Wilderness areas: Uses, benefits, and stewardship

 

In honor of the 50th anniversary of the Wilderness Act, Forest Service scientists, managers, and partners have published a new report that describes the benefits wilderness areas provide and proposes stewardship strategies for them.

Linville Gorge Wilderness, Pisgah National Forest, North Carolina. Photo by Frank Kehren.

Wilderness areas are protected at a higher level than all other federally managed lands. They have expanded greatly since their creation in 1964, now encompassing more than 109 million acres — about 16% of all federally managed lands.

More people live near and recreate in wilderness areas than ever before, especially in the western United States. Recreation provides income for gateway communities that surround wilderness areas — boosting their economies through services such as outfitting, lodging, restaurants, bars, and transportation. Wilderness gateway communities may be ideal destinations for people to relocate permanently, bringing businesses, transfer payments, and income with them.

The socioeconomic context for wilderness policy actions and management interventions has radically changed since the signing of the Wilderness Act. Americans today are more ethnically and racially diverse. Immigration, wealth, education, age profiles, and the availability of leisure time are leading to rapid increases in nature-based recreation and wilderness use.

How society perceives and values wilderness and wildlands is also changing, offering opportunities to explore how wilderness can benefit the American public in new ways. A growing awareness of the need for environmental justice for Native Americans has led to new strategies in the use of wilderness designations and practices that support tribal cultural values.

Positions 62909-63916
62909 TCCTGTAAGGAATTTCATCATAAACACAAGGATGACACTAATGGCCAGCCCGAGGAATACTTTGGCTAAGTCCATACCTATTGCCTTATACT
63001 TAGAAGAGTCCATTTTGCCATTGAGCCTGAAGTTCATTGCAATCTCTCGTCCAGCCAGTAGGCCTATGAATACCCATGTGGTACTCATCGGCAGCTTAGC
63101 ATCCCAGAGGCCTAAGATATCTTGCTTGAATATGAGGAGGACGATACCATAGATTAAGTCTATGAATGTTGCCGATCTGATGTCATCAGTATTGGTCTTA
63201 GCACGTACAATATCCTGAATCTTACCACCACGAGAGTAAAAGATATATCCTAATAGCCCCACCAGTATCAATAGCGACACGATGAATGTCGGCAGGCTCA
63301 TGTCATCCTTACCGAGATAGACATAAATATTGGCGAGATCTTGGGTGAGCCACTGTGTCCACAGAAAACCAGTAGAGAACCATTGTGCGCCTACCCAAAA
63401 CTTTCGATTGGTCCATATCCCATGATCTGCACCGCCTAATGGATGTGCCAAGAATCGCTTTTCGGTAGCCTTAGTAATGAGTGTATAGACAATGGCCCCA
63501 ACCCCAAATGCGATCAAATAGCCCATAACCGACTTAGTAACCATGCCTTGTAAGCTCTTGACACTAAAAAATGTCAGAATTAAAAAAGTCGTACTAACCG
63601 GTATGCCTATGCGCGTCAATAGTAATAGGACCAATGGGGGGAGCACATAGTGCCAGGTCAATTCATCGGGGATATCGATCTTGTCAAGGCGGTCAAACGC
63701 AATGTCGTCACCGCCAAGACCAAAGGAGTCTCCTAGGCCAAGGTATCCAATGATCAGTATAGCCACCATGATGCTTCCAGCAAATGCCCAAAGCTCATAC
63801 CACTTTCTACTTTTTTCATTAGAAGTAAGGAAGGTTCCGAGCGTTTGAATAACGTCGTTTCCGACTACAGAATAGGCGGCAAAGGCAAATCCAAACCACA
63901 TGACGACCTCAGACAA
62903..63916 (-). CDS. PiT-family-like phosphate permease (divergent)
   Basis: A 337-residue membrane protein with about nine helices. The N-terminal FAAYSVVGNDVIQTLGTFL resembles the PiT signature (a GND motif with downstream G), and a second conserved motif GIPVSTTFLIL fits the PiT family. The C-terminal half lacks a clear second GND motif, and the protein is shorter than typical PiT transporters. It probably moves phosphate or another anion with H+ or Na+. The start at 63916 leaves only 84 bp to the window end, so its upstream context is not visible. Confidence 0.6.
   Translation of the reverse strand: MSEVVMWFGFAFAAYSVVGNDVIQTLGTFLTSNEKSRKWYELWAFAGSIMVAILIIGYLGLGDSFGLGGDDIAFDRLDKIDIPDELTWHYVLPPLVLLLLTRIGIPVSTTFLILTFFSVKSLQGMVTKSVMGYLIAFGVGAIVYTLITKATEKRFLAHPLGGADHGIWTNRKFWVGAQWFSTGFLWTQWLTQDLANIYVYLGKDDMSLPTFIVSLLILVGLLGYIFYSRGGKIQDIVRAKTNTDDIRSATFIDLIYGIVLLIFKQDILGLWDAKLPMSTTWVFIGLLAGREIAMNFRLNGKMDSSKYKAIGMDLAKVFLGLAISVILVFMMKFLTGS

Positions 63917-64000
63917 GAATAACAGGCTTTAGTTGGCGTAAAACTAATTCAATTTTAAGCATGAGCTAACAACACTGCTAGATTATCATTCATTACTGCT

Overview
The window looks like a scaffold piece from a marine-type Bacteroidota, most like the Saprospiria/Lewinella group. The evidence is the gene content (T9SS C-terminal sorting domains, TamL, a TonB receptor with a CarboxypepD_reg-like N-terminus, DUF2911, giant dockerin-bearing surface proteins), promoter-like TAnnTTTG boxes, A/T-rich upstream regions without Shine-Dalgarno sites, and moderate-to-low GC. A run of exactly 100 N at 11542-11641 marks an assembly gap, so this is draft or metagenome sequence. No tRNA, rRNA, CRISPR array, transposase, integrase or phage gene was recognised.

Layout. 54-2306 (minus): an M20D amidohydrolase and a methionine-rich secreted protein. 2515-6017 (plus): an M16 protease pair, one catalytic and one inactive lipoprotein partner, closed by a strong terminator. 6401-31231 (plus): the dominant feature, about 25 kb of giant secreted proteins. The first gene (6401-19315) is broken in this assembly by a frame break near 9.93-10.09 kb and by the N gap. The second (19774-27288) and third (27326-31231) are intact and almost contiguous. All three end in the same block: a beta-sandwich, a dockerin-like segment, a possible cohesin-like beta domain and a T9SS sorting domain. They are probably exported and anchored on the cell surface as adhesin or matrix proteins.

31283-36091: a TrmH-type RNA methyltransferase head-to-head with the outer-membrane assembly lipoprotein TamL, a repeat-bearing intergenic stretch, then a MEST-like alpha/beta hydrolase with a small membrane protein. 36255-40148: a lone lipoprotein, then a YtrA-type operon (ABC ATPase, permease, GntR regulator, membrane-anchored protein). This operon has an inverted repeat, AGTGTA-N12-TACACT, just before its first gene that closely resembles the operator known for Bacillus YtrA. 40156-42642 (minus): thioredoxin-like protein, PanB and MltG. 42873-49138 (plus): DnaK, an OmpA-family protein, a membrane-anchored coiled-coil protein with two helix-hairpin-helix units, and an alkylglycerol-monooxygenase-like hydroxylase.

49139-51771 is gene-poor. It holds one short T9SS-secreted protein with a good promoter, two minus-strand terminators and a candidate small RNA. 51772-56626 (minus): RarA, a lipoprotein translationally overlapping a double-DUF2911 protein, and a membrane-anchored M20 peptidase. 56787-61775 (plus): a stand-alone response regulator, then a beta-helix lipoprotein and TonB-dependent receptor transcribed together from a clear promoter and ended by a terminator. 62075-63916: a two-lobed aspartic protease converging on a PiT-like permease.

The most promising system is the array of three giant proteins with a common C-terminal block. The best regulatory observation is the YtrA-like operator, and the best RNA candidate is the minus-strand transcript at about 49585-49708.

Wilderness areas deliver several other benefits to Americans, including some important for mitigating climate change. Wilderness areas store as much carbon as all other federal lands combined. The average annual value of this stored carbon is about $2.2 billion. Plus, a disproportionately large share of renewable freshwater flows from them. Twenty-one states have at least one wilderness area that serves as a major water source for surrounding and distant communities. This water supply affords the greatest economic benefits in regions where water is scarce.

Jerry Peak Wilderness, Boulder White Cloud Mountains, Idaho. USDA Forest Service photo.

Direct stresses, such as recreational overuse, combined with indirect stresses — such as more intense wildfire regimes and forest pest outbreaks, increasingly severe drought and storm events, and growing numbers of biological invasions — are creating novel challenges for wilderness managers. This report is intended to help the public, communities, elected officials, and land managers better understand the benefits that federally designated wilderness lands provide and to serve as a resource in their efforts to steward wilderness and wildlands.

Twenty experts from tribal nations, universities, federal agencies, and other organizations wrote the report together. The report was edited by Thomas Holmes, an emeritus research economist with the Southern Research Station. It represents a major collaboration between the Aldo Leopold Wilderness Research Institute of the Rocky Mountain Research Station, the Bureau of Land Management of the National Park Service, and U.S. Fish and Wildlife Service of the U.S. Department of the Interior.

Read the full text of the report.

For more information, email Thomas Holmes at tom.holmes@usda.gov.

Find the latest publications by SRS scientists.